This paper presents experimental and numerical investigations of oil leakage across a conventional labyrinth seal commonly found in aero engine bearing chambers. Measurements and simulations were carried out in order to investigate the in- fluence of chamber geometry and operating conditions on the reliability of the oil seal against leakage.
The main goal of the experiments was to determine a minimum required pressure difference delta p_leak to prevent oil from leaving the bearing chamber for any given operating point. To determine this variable, the pressure inside the test rig was continuously lowered from a high pressure difference until oil was found to leave the bearing chamber. Using two pressure supplies, this pressure could be negative or positive. The results show that the minimum pressure depends on component design and rotational speed. While certain component designs may increase this pressure at low rotational speeds, thereby creating a safety margin for oil leakage, the opposite effect can manifest itself at higher rotational speeds.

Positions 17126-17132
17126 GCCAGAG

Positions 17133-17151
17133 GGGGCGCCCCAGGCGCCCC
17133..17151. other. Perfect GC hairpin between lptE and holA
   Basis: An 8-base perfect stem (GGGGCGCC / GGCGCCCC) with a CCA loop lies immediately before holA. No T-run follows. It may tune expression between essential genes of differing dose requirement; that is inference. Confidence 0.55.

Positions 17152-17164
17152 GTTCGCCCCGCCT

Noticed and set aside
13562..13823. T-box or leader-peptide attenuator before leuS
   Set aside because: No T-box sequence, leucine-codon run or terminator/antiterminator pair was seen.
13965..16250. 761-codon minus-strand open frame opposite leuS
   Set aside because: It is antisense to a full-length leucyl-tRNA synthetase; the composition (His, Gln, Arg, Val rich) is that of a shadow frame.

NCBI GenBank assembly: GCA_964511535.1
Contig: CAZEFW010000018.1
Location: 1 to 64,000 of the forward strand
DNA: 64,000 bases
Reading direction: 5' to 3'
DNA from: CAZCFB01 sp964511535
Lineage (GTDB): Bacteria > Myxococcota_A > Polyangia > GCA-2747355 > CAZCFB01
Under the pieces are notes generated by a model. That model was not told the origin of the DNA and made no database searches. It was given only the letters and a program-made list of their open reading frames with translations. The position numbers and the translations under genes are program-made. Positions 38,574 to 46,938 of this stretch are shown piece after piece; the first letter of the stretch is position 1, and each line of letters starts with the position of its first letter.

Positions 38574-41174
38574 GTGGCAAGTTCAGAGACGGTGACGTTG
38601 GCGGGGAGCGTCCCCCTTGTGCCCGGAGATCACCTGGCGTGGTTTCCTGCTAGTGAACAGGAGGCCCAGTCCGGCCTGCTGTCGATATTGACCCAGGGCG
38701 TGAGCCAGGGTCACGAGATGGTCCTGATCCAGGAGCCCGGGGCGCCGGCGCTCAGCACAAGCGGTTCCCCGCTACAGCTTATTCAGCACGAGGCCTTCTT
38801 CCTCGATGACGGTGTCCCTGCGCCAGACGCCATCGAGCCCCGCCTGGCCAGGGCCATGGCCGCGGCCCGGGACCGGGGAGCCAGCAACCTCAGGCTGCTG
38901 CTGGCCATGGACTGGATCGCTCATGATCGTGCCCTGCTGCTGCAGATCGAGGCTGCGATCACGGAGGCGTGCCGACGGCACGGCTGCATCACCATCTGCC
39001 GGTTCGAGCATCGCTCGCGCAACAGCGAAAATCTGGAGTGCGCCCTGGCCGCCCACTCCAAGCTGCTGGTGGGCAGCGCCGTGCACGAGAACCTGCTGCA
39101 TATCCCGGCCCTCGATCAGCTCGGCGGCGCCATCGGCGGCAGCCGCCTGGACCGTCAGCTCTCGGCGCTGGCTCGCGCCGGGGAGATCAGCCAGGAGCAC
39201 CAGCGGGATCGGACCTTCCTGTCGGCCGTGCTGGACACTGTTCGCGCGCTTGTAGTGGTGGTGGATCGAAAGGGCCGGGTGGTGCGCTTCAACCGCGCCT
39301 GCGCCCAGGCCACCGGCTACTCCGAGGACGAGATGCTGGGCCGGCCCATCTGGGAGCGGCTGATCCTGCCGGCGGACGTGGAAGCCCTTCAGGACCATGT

Selected operating points were simulated using computational fluid dynamics employing the Volume-of-Fluid (VoF) approach. A comparison of the experimental and numerical results shows good qualitative agreement of the two phase flow phenomena inside the bearing chamber.